The Model J was built between 1929 and 1937… though the last engines and chassis were all built prior to then as it was difficult to sell the most glamorous automobile in American history at the height of the Great Depression. All Model Js were speedy, powered by a 265 horsepower Lycoming 6.9-liter straight-eight.

This numbers matching car was ordered new by an heir to the Singer sewing machine fortune. Bodied by Murphy with some one-off features, the coachwork was updated by Bohman & Schwartz in 1934 at the owner’s request. The second owner acquired the car in 1959 when it showed an impressive 66,000 miles. Well cared for its entire life, this car should bring between $800,000-$950,000 at auction. Click here for more info and here for more from this sale.

Update: Sold $880,000.

Duesenberg J-347

1930 Duesenberg Model J Dual Cowl Phaeton by Murphy

Offered by RM Sotheby’s | Hershey, Pennsylvania | October 6-7, 2016

Photo Courtesy of RM Sotheby's

Photo Courtesy of RM Sotheby’s

This Duesenberg Model J – which is beautifully photographed, despite the fact that geese are evil – is one of the more desirable body styles that was ever produced in a more-than-one-off quantity. The Dual Cowl Phaeton is one of the most interesting bodies you can have on an old touring car because it’s not something you can find and any new car. Anywhere.

The second windshield provided some wind and weather protection for backseat passengers (and notice just how far back they really are). On this car, Murphy has actually angled the rear glass like the front, making the rear seat compartment look quite sporty if taken alone. And, as is the case with all Model Js, this car is powered by a 6.9-liter straight-eight making 265 horsepower.

Murphy only built three Dual Cowl Phaetons and this is one of those cars. It is numbers matching from new (which is rare in itself). The car was restored in the early 1960s and has been maintained since. There’s an interesting history here, too: J-347 was sold new in Massachusetts but the owner moved to Mexico and in 1945, sold the car to a Mexican businessman. It was later featured in a film and then walled up in an airport parking garage by its next owner for years until being discovered and relocated to America.

The same family has owned this car for 54 years meaning this will be the first time it has changed hands in the modern era. It’s a stunning design on an incredible chassis and should bring big money. Click here for more info and here for more from RM Sotheby’s.

Update: Sold $2,090,000.

Duesenberg J-420

1931 Duesenberg Model J Convertible Sedan by Murphy

Offered by Auctions America | Auburn, Indiana | September 3, 2016

Photo - RM Sotheby's

Photo – RM Sotheby’s

Numerologists take note! The 265 horsepower 6.9-liter straight-eight engine that powers all standard Duesenberg Model Js displaces 420 cubic inches. And this car carries engine number J420. It’s a sign.

This car was sold new in Michigan and was a Murphy Convertible Sedan when new. However, this car carried a different engine than the one it has now. The second owner acquired this car after WWII and it is believed that he swapped the engine out.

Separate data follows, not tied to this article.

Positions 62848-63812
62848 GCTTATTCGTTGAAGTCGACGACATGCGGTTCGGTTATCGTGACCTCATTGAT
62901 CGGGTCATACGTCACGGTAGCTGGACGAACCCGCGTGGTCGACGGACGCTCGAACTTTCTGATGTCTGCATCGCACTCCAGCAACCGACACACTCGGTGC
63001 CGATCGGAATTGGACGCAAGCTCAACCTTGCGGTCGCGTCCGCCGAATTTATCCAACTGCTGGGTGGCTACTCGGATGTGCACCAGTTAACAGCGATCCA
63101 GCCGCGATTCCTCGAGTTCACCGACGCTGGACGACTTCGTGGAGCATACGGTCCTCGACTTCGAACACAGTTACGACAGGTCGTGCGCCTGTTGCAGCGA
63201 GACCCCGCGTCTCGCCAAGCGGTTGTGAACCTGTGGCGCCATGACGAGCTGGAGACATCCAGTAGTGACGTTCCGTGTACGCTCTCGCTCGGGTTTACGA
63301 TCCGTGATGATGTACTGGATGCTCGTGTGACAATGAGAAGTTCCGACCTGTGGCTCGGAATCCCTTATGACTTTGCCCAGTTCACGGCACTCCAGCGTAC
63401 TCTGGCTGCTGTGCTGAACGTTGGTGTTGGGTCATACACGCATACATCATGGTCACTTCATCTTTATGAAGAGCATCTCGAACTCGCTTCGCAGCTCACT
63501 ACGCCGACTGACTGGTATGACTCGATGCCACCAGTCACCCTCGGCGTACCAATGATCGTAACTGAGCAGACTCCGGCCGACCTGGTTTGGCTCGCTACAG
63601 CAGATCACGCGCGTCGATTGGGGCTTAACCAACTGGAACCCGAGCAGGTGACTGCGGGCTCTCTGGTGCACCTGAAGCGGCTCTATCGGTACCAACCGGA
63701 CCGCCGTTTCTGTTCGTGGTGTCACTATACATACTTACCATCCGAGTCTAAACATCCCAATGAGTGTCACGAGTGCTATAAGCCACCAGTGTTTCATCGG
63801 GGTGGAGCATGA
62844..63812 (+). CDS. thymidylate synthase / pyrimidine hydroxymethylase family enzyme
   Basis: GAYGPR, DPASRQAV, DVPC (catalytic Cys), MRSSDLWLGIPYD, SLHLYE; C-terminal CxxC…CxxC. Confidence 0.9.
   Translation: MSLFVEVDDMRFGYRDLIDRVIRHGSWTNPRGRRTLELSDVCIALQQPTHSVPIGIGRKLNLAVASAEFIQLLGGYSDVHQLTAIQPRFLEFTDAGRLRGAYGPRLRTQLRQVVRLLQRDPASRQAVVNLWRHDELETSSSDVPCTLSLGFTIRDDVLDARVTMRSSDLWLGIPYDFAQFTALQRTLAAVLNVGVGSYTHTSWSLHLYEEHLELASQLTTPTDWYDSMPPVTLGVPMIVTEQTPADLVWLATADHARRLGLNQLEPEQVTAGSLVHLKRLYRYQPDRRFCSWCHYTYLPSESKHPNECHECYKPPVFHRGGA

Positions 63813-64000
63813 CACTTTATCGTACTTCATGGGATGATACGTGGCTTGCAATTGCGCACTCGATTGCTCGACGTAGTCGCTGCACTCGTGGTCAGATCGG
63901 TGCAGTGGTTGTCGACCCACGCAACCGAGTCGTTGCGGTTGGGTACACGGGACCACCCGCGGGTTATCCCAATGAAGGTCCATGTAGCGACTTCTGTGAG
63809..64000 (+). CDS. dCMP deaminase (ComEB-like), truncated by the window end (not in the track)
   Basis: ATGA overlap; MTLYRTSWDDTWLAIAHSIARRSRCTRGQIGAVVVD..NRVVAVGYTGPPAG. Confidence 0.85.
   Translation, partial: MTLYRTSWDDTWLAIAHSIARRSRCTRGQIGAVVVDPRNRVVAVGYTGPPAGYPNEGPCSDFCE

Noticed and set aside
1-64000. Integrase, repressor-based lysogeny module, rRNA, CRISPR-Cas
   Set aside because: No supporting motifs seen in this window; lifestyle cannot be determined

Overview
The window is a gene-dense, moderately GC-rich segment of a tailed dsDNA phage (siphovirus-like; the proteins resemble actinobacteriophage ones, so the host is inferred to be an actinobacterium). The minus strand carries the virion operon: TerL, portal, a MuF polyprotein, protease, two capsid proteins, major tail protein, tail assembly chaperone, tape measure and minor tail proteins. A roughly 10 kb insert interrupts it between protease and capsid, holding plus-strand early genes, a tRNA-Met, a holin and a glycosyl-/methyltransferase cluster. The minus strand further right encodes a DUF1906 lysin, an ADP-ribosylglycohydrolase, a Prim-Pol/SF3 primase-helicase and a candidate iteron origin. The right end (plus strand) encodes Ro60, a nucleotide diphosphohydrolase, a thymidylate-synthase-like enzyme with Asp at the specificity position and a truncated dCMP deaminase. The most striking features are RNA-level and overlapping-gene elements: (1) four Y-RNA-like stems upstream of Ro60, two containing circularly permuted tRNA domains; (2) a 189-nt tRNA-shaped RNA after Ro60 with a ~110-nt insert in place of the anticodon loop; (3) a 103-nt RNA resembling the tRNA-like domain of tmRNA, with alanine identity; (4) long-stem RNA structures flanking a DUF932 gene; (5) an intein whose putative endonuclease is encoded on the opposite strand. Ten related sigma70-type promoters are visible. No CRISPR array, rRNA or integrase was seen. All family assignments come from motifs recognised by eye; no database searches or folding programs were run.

It had a bunch of other owners over the years, spending time in the Imperial Palace Collection and the ownership of mega-collector John O’Quinn. It has been in private ownership since the dispersion of O’Quinn’s collection. The restoration is described as “older” but it looks fantastic – not that it matters much, because, despite their beauty, these are drivers’ cars. This one should bring between $800,000-$1,000,000. Click here for more info and here for more from this sale.

Update: Sold $880,000.

Duesenberg J-119

1929 Duesenberg Model J Disappearing Top Convertible Coupe by Murphy

Offered by RM Sotheby’s | Plymouth, Michigan | July 30, 2016

Photo - RM Sotheby's

Photo – RM Sotheby’s

This is one of the earliest Model J Duesenberg’s we’ve yet featured. The car that took the world by storm in late 1929 still gets people’s attention today. The Model J is undoubtedly one of America’s greatest automotive achievements.

This is a “Disappearing Top” Convertible Coupe, built by the Walter M. Murphy Company of Pasadena, California. They built 60 Convertible Coupes, with only 25 of those being of the Disappearing Top variety. As a Model J, it is powered by a 265 horsepower, 6.9-liter straight-eight engine.

This car was sold new with a Derham Sedan body attached to it. The original owner in Chicago sent it back to Duesenberg to have this body installed. This happened in 1934 and then it was resold. It has had many owners, but the current owner has had it for many years and used it often. In fact, he has driven this car round trip from Florida to Auburn, Indiana. The car’s second restoration was completed under his care and is being sold to benefit a liberal arts college. Read more about it here and see more from this sale here.

Update: Sold $1,540,000.

Duesenberg J-295

1934 Duesenberg Model J Town Car by Murphy

Offered by RM Sotheby’s | Phoenix, Arizona | January 28-29, 2016

Photo - RM Sotheby's

Photo – RM Sotheby’s

This Model J Duesenberg sports a fairly low engine number but a relatively new model year designation. The Model J was introduced in 1929 – before the stock market crashed. Money was flowing, orders were placed. Then things went south and the company was stuck with a lot of inventory (in the form of engine/chassis combinations) that took years to move out to the door to coachbuilders.

This car was first sold in 1934, hence its model year. In that year, the widow of the head of Campbell’s Soup ordered this Duesey sent to the Walter M. Murphy Company of Pasadena, California, to be fitted with stately Town Car coachwork. The engine is the standard 6.9-liter straight-eight making 265 horsepower.

Only 1,800 miles were put on this car before it was acquired by its second owner in 1947. Currently, the mileage stands at a tick under 40,000. It has been restored twice, and shown at Pebble Beach twice (in 1990 and 2010). It’s a matching numbers car and is thought to be one of six Murphy Town Cars. Click here for more info and here for more from this sale.

Update: Not sold.